The Match Charting Project keeps growing, and starting today, even more of the data is available for anyone who wants it. Several new contributors have helped us pass the 750-match milestone, having added an average of two matches per day since I first published the raw data.
The Match Charting spreadsheet now does a lot more. As you chart each point, the document updates stats for the match–both total and set-by-set. You’ll find the same stats you see on television (aces, double faults, winners, unforced errors, etc) along with some that are a little less common, like winning percentage in different lengths of rallies, and most consecutive points won.
In other words, As you chart the match, you’ll have access to many of the same stats that commentators do. Here’s what it looks like:
If you’ve hesitated to try charting because you couldn’t see what was in it for you, I hope this changes the calculation a bit.
Click here to download MatchChart 0.1.4.
(If you prefer to use the lighter-weight version 0.1.2, that’s fine too.)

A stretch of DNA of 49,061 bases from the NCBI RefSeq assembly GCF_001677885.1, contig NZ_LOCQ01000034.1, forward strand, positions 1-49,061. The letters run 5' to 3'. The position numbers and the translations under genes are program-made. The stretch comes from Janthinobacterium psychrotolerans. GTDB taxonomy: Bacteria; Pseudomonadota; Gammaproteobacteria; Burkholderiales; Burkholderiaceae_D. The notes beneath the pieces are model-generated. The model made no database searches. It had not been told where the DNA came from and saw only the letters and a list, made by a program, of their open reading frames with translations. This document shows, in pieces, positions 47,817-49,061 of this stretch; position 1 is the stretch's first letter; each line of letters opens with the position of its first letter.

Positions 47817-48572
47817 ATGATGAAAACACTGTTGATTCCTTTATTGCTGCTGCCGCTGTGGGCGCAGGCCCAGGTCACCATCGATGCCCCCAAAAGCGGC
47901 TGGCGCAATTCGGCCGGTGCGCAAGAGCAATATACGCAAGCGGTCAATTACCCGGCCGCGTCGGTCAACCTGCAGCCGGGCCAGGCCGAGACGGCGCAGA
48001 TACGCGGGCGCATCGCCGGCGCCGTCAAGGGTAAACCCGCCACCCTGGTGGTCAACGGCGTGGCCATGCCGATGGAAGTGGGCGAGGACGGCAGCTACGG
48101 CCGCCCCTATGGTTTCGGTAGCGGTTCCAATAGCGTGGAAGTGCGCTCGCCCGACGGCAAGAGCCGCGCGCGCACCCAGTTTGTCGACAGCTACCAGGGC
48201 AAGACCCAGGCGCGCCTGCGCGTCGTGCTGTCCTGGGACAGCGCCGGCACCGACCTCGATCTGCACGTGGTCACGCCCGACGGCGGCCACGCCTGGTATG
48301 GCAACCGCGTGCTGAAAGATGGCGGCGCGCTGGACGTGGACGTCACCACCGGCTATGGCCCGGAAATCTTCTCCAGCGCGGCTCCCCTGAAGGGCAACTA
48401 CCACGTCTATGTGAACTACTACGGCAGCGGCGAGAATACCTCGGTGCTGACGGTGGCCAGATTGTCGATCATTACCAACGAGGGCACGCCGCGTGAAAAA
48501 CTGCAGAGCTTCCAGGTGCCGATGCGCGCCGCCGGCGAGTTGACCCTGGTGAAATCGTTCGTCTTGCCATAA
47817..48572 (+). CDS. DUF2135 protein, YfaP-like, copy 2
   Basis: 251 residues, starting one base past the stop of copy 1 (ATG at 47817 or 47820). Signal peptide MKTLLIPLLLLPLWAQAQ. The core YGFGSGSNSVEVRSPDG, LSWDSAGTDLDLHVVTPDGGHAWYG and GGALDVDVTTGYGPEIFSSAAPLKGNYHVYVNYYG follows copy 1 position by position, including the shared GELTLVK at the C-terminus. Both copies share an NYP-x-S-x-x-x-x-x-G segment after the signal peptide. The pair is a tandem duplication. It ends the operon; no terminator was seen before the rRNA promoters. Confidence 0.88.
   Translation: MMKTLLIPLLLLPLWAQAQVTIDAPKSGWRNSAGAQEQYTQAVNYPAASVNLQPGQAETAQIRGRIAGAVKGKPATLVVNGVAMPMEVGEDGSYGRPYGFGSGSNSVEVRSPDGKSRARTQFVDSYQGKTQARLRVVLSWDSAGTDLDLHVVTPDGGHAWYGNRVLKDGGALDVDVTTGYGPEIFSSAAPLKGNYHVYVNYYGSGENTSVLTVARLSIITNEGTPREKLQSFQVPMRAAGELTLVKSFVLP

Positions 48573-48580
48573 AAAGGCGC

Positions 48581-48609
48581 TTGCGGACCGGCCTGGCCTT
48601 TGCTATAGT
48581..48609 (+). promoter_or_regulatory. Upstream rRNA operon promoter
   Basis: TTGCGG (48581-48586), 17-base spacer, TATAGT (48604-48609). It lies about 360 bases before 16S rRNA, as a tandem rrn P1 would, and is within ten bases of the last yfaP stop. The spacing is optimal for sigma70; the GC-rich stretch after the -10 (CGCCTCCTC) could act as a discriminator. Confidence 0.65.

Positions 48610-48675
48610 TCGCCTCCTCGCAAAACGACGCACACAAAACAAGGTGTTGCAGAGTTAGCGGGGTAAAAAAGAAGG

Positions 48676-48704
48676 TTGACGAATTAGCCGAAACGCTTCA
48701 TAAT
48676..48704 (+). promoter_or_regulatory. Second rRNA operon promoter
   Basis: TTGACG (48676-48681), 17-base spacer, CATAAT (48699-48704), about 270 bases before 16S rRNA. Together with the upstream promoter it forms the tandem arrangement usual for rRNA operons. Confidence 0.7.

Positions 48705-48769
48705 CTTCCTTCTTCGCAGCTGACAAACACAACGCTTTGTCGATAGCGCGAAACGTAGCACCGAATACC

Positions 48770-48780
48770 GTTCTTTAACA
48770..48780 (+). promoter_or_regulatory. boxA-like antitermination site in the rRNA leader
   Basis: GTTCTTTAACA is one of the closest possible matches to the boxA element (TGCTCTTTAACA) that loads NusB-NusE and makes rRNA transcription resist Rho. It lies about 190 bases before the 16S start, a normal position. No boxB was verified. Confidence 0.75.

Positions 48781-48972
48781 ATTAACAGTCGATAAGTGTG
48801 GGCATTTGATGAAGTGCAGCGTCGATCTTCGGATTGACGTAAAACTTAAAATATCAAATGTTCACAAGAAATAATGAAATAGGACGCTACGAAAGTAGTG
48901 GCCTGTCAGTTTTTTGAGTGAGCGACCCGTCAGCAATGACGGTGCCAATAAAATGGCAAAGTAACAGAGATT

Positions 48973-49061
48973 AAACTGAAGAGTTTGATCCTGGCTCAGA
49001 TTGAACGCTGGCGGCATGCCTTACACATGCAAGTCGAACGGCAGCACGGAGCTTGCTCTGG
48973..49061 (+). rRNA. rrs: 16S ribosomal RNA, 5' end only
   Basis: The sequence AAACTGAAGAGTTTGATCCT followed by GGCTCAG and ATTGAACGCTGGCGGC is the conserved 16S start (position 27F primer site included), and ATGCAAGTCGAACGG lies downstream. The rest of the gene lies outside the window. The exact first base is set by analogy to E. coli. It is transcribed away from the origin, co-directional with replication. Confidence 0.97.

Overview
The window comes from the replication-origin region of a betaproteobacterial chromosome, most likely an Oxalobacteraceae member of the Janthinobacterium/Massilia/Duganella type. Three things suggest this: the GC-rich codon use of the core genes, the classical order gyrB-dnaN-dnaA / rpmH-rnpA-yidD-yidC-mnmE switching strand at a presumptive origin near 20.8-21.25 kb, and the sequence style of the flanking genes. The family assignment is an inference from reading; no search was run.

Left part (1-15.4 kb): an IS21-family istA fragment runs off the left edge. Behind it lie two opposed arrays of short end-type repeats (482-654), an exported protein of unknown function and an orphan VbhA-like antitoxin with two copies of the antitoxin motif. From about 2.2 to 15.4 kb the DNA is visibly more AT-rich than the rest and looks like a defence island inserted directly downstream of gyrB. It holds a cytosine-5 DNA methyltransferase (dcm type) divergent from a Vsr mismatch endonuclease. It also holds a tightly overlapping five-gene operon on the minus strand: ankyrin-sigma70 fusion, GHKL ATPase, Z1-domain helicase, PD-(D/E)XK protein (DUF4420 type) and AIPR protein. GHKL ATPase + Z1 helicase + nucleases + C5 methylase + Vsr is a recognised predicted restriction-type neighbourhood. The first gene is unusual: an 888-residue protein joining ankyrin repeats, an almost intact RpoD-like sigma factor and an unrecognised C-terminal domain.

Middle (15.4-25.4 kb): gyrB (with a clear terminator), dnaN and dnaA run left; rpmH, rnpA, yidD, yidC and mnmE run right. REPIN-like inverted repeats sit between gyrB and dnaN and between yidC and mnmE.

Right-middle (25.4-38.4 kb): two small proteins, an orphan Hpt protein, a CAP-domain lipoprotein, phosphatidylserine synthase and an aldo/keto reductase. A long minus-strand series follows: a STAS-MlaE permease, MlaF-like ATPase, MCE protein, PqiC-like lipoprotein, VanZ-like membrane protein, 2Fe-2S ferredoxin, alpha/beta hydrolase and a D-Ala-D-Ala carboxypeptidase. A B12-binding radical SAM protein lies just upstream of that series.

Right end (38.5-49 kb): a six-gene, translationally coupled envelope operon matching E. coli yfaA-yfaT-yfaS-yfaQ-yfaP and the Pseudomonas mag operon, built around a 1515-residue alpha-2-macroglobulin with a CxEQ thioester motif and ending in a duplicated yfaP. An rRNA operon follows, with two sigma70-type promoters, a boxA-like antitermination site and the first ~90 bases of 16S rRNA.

About a month ago, I published the point-by-point data from all charted matches. In raw form, it’s a bit daunting, and it’s more than what’s necessary for many interesting research projects.
Today, I added 15 different aggregate stats files for men, and another 15 for women. These contain the data that is shown in each charted match report. For instance, if you find it interesting that Simona Halep hit 14% of her backhands down the line in the Indian Wells final, you can take a look in the ShotDirection stats file and compare that number with the results from Halep’s other charted matches, or all matches in the database as a whole.
You can find these files (along with the updated raw data for 760+ matches) by clicking here.
Chart some matches
If you haven’t already, now is a great time to start charting professional matches and contributing to the project. An enormous number of matches are televised and streamed, and as the database of charted matches grows, there’s more and more useful context to all the data we’re generating.